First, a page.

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This Psalm marks the first of 11 Psalms that are attributed to Asaph (along with Psalm 50). Asaph was one of the Levites appointed by David to lead the Israelites in singing (1 Chron. 6:39). And he presided over the singing at the dedication of Solomon’s Temple.
The Temptation 1-3
The Psalmist begins with a basic statement of faith. God is good to his people (Heb. 11:6). But then Asaph confesses how his own faith in this promise was challenged when what he saw in this life did not square with what he understood God’s promise to be. He was caught by an envy of the “peace” that the wicked seemed to have.
The Luxury of the Wicked 4-9
He describes for us now the effortless luxury of the wicked. They seem to have no fear of death. And troubles do not touch them as they do others. Note the “therefore” in verse 6. Because of this apparent ease, they become proud, wearing their arrogance like a badge. And this pride drives them to mock God and his people.
Is My Obedience in Vain? 10-14
The wicked live lives of rebellion and then mockingly asks if God even notices them. Then the righteous begin to wonder the same question. What is the point of obedience if the reward for obedience is a trial, and the reward of disobedience is prosperity? The complaint sounds very similar to that of the prodigal son’s older brother (Luke 15:29-30).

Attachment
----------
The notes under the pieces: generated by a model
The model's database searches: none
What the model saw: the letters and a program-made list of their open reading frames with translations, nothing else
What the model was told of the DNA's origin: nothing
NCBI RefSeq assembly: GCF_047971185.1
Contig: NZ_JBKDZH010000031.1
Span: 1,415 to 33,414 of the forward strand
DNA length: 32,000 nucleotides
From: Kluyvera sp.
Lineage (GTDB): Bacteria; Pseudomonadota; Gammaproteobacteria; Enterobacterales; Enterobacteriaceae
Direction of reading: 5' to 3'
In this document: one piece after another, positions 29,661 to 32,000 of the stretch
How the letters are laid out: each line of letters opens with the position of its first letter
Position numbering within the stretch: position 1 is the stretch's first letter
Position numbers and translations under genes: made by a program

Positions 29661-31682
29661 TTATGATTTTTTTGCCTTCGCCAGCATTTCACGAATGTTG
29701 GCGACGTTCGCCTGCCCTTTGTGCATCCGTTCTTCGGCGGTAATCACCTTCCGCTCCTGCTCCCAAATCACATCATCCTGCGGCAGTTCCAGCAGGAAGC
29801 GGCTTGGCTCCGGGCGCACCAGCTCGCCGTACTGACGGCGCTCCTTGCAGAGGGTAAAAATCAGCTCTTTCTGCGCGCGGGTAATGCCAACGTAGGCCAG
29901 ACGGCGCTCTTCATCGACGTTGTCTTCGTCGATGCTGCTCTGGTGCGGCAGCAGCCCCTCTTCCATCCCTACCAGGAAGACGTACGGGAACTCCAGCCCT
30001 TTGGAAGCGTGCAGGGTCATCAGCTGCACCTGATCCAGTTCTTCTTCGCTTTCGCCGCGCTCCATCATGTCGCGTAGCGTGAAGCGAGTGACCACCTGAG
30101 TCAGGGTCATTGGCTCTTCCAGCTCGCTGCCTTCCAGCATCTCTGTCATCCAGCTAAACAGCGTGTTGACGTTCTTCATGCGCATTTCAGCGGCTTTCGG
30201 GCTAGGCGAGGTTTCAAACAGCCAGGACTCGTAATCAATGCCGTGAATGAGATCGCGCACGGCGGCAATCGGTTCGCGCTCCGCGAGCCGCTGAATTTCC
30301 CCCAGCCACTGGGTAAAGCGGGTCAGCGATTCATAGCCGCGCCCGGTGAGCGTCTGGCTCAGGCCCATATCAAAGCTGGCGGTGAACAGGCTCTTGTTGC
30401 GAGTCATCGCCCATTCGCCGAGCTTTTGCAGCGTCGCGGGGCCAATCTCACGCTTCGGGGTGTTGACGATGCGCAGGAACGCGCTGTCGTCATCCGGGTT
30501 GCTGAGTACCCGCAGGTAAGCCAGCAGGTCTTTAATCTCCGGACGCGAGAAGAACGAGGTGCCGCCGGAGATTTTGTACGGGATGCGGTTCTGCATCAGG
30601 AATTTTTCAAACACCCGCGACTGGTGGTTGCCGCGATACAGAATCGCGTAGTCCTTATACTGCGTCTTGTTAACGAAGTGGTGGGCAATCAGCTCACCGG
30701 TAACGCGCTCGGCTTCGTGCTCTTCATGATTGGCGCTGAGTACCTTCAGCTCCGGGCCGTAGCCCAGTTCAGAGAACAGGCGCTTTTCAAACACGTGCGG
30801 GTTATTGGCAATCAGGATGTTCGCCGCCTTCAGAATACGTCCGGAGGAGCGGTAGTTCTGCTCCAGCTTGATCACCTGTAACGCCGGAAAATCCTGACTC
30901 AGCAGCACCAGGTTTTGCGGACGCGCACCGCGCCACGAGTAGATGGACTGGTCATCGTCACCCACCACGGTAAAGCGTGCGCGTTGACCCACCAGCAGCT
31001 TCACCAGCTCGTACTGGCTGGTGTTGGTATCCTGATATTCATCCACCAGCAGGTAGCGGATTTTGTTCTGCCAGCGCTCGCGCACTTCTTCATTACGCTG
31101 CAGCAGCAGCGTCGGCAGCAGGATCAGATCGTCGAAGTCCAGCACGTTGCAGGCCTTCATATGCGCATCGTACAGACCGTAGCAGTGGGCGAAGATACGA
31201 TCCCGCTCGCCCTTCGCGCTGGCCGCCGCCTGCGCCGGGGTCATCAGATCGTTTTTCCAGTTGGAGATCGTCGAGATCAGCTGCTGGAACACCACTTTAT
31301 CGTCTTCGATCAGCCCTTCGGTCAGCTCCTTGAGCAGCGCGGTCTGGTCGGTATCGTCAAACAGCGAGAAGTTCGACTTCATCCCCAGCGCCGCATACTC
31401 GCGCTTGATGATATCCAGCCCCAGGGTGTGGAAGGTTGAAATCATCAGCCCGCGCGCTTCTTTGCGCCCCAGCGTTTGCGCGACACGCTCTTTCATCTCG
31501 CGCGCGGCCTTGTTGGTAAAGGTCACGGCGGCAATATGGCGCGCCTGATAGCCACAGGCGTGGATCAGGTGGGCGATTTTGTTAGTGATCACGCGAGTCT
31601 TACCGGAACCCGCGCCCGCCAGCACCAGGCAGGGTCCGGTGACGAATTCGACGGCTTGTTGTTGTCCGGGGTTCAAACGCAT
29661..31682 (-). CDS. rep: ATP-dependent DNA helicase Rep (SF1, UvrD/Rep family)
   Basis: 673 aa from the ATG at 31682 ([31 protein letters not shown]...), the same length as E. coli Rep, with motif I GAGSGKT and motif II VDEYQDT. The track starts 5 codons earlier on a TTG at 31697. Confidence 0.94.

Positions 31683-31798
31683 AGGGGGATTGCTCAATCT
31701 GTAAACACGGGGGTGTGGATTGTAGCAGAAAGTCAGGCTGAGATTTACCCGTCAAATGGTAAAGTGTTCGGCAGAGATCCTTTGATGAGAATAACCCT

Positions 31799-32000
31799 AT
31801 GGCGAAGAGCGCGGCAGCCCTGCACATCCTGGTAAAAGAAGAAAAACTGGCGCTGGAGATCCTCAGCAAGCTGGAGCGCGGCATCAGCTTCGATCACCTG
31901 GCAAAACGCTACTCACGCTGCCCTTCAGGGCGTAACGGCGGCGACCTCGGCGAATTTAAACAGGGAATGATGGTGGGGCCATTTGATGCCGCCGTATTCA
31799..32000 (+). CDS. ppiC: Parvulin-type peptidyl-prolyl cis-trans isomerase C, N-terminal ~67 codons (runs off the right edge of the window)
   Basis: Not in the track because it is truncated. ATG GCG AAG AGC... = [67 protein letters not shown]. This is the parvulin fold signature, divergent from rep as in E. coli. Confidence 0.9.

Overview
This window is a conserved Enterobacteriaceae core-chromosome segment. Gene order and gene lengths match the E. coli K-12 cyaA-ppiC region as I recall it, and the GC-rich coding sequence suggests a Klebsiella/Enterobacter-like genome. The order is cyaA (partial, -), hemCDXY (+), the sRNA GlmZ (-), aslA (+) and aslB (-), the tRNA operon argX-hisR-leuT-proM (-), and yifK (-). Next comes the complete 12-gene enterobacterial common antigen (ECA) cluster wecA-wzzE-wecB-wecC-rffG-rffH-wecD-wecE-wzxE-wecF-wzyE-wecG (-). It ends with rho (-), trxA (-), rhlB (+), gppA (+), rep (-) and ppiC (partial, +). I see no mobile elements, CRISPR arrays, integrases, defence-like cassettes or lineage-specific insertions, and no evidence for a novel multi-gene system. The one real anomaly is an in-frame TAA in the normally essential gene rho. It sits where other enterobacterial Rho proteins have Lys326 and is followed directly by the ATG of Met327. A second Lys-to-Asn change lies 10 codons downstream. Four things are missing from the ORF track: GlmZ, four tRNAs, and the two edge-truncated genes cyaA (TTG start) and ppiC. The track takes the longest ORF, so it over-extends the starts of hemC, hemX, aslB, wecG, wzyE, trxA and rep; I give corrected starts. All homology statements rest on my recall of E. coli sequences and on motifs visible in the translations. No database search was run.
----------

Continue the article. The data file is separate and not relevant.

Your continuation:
The Sudden Realization 15-20
But the faithful man catches himself and sees that he is reasoning like the ungodly man (v. 13 cf v. 11). The turn comes, however, when he goes to worship. Worship opens our eyes and gives us a different and more eternal perspective. The temptations that Asaph had wrestled with were temptations that come from having a very momentary perspective. God brings a sudden change. This is why we are regularly called to wait on the Lord.
“Nevertheless” means despite all that I see around me at this moment, I know this to be true about God. He is my portion and I trust him. He takes me by the right hand and receives me to glory.